A non-rule I don’t have

The other night someone I was with mentioned a _nauseous smell_. I thought: huh, interesting! I was of the impression that _nauseous_ was an experiencer-taking predicate (I feel nauseous, nauseous individuals), and that this (and no doubt many other) individuals had done the experiencer/stimulus dance to let that which causes nausea be called _nauseous_.

I later became rather embarrassed that I hadn’t remembered the old fake usage guideline that, in fact, _nauseous_ is only to be used for the stimulus, and _nauseated_ only for the experiencer. So in effect I not only didn’t have that guideline in my grammar, I felt sure (momentarily) that the standard was the exact opposite!

Now, first off, if you look in any dictionary or usage guide you’ll see that experiencer-_nauseous_ is widely accepted and basically unexceptional. At the same time, _nauseated_ is said to be rather rare (whether the frequencies take into account the sense of _nauseous_ is unclear; the lexeme is overall more frequent on Google, though interestingly not in the [BYU TIME corpus](http://corpus.byu.edu/time/)).

But further, I asked myself if I even _make_ the distinction between _nauseous_ and _nauseated_, ever. Certainly I don’t think I use stimulus-_nauseous_. Do I use _nauseated_? I have no idea. I don’t think so, but I couldn’t guarantee it. There must be some reason I thought the _nauseous smell_ use was non-standard, and I don’t think it’s because I had done some sort of strange prescriptive rule-reversal.

(Then there’s the unambiguously stimulus-selecting _nauseating_, and I’m pretty sure I use that.)

So, in conclusion…valence alternations and semantic change: it’s weird! (or am I weird from it?)

(for fun, search Google or whatever for “nauseated smell”)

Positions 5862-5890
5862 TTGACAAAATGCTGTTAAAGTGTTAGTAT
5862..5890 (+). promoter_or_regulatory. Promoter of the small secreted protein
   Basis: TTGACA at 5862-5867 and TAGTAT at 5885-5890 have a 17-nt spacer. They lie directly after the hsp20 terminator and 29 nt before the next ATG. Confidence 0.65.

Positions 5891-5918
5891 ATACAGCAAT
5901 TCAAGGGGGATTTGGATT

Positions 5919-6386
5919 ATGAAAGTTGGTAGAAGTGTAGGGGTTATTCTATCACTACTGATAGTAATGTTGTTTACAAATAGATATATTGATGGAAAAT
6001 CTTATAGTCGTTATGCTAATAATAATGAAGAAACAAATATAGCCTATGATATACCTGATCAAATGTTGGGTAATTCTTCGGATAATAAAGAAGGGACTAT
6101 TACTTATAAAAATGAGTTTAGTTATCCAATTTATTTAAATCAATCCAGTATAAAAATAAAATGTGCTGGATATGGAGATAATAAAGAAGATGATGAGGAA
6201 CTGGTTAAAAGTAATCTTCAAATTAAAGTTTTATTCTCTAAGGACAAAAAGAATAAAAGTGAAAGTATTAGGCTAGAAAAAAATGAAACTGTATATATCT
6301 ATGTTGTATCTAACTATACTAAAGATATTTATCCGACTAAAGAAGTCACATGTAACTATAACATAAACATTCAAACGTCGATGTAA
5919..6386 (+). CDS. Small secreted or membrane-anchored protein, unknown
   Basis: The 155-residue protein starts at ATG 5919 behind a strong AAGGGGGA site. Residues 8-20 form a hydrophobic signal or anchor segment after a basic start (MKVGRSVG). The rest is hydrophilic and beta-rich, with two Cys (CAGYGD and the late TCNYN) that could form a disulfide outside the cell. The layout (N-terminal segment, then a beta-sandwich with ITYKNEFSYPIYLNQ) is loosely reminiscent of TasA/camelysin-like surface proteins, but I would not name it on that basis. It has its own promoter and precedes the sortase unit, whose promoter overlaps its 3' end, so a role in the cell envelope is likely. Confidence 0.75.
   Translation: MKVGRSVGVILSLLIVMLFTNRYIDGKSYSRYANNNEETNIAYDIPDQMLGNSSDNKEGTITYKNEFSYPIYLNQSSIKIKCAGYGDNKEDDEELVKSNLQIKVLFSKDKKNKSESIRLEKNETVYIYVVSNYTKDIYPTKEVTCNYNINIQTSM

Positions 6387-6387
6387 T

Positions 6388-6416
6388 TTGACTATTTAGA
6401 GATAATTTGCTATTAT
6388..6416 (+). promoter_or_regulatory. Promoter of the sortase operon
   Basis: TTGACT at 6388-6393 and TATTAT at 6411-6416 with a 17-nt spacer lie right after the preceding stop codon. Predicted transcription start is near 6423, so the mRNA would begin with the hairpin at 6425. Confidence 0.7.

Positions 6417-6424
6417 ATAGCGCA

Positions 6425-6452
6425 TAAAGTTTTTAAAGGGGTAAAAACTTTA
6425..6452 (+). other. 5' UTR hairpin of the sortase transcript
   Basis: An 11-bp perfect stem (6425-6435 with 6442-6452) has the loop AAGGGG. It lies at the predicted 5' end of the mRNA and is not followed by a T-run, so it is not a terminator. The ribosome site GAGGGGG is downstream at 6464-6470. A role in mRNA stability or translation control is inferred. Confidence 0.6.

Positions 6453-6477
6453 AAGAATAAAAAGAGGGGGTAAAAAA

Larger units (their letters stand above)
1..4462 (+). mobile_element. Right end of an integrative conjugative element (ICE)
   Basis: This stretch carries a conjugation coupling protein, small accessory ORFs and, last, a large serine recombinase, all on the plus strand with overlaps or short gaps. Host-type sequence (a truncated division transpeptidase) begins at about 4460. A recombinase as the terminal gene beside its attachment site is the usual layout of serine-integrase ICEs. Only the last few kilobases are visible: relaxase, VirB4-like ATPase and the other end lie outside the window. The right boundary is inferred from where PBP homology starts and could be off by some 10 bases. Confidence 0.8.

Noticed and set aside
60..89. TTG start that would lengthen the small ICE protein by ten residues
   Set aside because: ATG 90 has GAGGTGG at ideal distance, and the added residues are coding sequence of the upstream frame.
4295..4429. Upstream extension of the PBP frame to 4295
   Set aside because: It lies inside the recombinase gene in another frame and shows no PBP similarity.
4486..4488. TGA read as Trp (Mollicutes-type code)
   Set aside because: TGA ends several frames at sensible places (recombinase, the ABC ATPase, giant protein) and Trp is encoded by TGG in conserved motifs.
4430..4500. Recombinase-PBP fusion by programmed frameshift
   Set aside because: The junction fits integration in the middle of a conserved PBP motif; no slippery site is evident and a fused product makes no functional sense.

New phrase much

Perhaps you’ve noticed a slight dropoff from the normally low-frequency posting here. Well, whatever it is that caused it, it’s also causing more cars to be on the road every day, and more people to be on various college campuses. In any case, I have a question. It involves things like this:

> For example, in the item description she busts out with the following paragraph: “If you have any questions or comments, feel free to contact me! I do have cats, but I keep them away from the fabrics/craft area.” Uh… non sequitur much? ([link](http://technabob.com/blog/2008/06/07/show-your-duck-hunt-lightgun-cuff/))
>
> Your writer’s true colors are revealed when they refer to a Big Mac as “charred flesh”. Ummm, vegan much? Thank you, and have a nice day. ([link](http://www.kansan.com/stories/2007/sep/06/editorial/))
>
> Uh, okay. Prejudiced much? ([link](http://forums.quizilla.com/showthread.php?t=59819&page=2))
>
> Beetle: uh, hmmm…literate much? ([link](http://www.usmagazine.com/morning_rush_donald_sends_barbara))

Not part of my idiolect much? I have to admit that this is not really part of my speech, and I don’t have a good grasp on how to use it and what phrases can the much-ified (thus leaning on the crutch of there sometimes being as uh/um before the item in question). And it sure seems like there must have been some popular or cult individual who popularized this sort of thing – any ideas?

And it could be that I’m not really all that sure what these things _mean_, at least in the semantic details. That is to day, in something like _busy much?_ or _come here much?_, you’re asking about frequency. In _enjoy movies much?_ you’re asking about degree/extent (or possibly frequency…I suppose). In something like _non sequitur much?_ is the person (sarcastically) asking about the frequency of non sequiturs (by some individual), or is that not really what’s going on?